United States Is Preparing For Israeli Air Strike on Iran
The United States are preparing its facilities in the Middle East for a possible attack of the Israeli Air Force on Iran, Wall Street Journal reports on Saturday amid growing concern among the American defense officials that Israel may be determined to carry on such an attack as reports about Iranian nuclear program continue to show that the Islamic state is developing a nuclear side of the program.
Thus, the Pentagon officials said that their concern is “heightened” and that they are preparing for a possible response of the Iranian forces to a attack led by Israel. Thus the range of concern runs as deep as to prepare for a possible reaction of the Shiite militia in Iran against the embassy in Baghdad, Iraq.
As additional precautions the United States has 15,000 soldiers in Kuweit, which it sees as a deterrent force for Iran, and has called a new U.S. aircraft carrier from the Indian Ocean two days ago. Also it has redirected its ammunition and war machinery toward Iran, and has accelerated the delivery of weapons to the allied countries in the region.
President Barack Obama and the defense minister Leon Panetta spoke to the Israeli cabinet leaders and highlighted the danger an attack on Iran may pose, and advised them to rely for the time being on the sanctions strategy. The chairman of the Joint Chiefs of Staff is expected to travel to Israel next week.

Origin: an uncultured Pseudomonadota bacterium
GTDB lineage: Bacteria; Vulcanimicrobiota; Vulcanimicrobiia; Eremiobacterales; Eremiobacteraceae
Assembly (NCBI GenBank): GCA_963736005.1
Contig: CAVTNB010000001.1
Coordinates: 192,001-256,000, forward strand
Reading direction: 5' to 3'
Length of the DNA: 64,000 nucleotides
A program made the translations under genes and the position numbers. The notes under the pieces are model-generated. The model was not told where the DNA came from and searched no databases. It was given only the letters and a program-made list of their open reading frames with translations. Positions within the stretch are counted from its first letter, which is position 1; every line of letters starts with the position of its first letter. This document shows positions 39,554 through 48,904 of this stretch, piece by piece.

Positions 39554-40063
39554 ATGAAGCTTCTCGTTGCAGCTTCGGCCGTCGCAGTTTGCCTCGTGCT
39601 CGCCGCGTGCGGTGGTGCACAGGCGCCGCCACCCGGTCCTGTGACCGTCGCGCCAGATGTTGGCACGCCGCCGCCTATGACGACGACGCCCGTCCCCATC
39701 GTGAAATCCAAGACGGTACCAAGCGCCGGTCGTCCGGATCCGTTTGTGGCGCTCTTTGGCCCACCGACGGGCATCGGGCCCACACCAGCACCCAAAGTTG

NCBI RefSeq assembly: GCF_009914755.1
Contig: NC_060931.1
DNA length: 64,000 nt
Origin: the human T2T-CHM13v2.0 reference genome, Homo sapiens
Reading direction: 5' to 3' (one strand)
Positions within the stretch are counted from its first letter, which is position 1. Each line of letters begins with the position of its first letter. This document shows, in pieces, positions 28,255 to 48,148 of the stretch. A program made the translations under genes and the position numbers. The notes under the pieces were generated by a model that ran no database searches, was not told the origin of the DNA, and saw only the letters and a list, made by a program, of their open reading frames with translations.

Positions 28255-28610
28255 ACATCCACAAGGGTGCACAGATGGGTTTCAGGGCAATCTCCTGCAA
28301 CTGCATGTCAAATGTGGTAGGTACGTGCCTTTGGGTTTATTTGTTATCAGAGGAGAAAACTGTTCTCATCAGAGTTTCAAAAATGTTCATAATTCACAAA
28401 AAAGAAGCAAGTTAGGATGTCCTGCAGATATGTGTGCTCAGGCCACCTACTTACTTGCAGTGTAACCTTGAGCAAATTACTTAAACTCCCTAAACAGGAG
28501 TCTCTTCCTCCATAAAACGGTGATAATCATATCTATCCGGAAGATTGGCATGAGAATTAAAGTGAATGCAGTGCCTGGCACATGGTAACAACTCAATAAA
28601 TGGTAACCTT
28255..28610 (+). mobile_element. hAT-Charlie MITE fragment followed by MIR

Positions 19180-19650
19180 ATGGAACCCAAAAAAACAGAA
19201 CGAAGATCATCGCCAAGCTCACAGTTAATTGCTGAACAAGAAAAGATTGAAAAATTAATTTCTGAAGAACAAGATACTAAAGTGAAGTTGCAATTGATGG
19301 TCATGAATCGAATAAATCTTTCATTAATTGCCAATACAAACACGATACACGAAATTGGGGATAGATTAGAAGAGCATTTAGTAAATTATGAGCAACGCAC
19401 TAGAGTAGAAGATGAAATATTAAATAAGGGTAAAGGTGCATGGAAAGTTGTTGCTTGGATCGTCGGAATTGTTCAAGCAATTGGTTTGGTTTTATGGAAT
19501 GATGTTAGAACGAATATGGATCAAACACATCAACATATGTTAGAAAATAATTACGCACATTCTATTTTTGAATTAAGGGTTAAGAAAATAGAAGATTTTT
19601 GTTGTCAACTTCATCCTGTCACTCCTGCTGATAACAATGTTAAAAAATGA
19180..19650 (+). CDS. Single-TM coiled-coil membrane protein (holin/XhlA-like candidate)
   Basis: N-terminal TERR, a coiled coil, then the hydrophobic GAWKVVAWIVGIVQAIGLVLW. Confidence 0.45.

Opinions are diverging on the international sanctions, as Israeli PM Benyamin Netanyahu, in an interview for the Australian media, said that in his opinion the sanctions against Iran are working, while president Ahmadinejad said defiantly that they had no effect on his country.
Netanyahu said for The Weekend Australian that it is for the first time that Iran is overwhelmed by the immense pressure put on it, especially with the threat of sanctions against the central bank.
Netanyahu said that if a military pressure becomes strong enough as to convince Iran that in case the sanctions failed a military operation would be on its way might convince Iran to refrain from producing a nuclear weapon.
Netanyahu said that Iran was attempting to hide its nuclear program underground, and stressed out the danger of a nuclear weapon falling into the hands of a Islamist radical group or of an Islamist regime. In the first case he referred to the possibility that Pakistan fell into the hands of the Taliban, in the second, to the obtaining by Iran of a nuclear weapon.
Netanyahu said that both cases would be catastrophic for the world peace, for the oil supply and for the safety of many countries in the region.
In turn, Ahmadinejad expressed assurance that his country would stand for any attack against it, and that this attack would be unwarranted, since his country was not in conflict with any other country and had not threatened any other country.
Ahmadinejad denied that there was a military program going on, and said that his country was pursuing a mere civilian program. He also referred to the killing early in the week of a Iranian scientist as to a punishment Iran did not deserve. He put the blame for those killing on the U.S. and Israel.
The United States, the European Union and Japan are preparing for an oil embargo on Iran after the International Atomic Energy Agency revealed that Iran was enriching uranium in a facility hidden under ground inside of a mountain.
China is reluctant to the idea of the United States imposing sanctions on Iran, and Turkey announced it would not respect an embargo that had not the consent of the United Nations.
Iran threatened that if sanctions on it continued, it would close the Strait of Hormuz, a place through which 40 percent of the world oil flows. Closing the strait would cause a rise of the oil price.11